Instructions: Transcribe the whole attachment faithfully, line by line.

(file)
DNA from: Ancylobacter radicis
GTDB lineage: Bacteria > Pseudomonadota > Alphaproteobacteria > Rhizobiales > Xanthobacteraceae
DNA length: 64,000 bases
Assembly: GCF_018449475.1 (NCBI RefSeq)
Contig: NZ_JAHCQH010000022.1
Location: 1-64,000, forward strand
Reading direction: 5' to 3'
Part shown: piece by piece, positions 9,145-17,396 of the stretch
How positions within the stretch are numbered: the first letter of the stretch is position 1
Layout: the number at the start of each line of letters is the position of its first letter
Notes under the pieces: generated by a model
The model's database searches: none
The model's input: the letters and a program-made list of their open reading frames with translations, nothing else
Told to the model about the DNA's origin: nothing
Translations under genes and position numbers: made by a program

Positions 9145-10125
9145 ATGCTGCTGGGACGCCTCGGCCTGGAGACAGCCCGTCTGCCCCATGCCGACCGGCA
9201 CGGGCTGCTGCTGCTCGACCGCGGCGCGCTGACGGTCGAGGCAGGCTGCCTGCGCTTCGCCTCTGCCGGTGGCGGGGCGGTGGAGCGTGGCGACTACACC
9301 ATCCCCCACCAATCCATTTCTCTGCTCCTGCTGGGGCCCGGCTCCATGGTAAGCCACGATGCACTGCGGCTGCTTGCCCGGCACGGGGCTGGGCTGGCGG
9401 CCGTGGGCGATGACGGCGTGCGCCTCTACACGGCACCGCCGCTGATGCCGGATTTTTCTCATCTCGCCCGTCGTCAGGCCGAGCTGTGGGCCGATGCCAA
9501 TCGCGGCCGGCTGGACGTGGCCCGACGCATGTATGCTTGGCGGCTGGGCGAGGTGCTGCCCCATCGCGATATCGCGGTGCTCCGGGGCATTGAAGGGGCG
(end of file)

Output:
DNA from: Ancylobacter radicis
GTDB lineage: Bacteria > Pseudomonadota > Alphaproteobacteria > Rhizobiales > Xanthobacteraceae
DNA length: 64,000 bases
Assembly: GCF_018449475.1 (NCBI RefSeq)
Contig: NZ_JAHCQH010000022.1
Location: 1-64,000, forward strand
Reading direction: 5' to 3'
Part shown: piece by piece, positions 9,145-17,396 of the stretch
How positions within the stretch are numbered: the first letter of the stretch is position 1
Layout: the number at the start of each line of letters is the position of its first letter
Notes under the pieces: generated by a model
The model's database searches: none
The model's input: the letters and a program-made list of their open reading frames with translations, nothing else
Told to the model about the DNA's origin: nothing
Translations under genes and position numbers: made by a program

Positions 9145-10125
9145 ATGCTGCTGGGACGCCTCGGCCTGGAGACAGCCCGTCTGCCCCATGCCGACCGGCA
9201 CGGGCTGCTGCTGCTCGACCGCGGCGCGCTGACGGTCGAGGCAGGCTGCCTGCGCTTCGCCTCTGCCGGTGGCGGGGCGGTGGAGCGTGGCGACTACACC
9301 ATCCCCCACCAATCCATTTCTCTGCTCCTGCTGGGGCCCGGCTCCATGGTAAGCCACGATGCACTGCGGCTGCTTGCCCGGCACGGGGCTGGGCTGGCGG
9401 CCGTGGGCGATGACGGCGTGCGCCTCTACACGGCACCGCCGCTGATGCCGGATTTTTCTCATCTCGCCCGTCGTCAGGCCGAGCTGTGGGCCGATGCCAA
9501 TCGCGGCCGGCTGGACGTGGCCCGACGCATGTATGCTTGGCGGCTGGGCGAGGTGCTGCCCCATCGCGATATCGCGGTGCTCCGGGGCATTGAAGGGGCG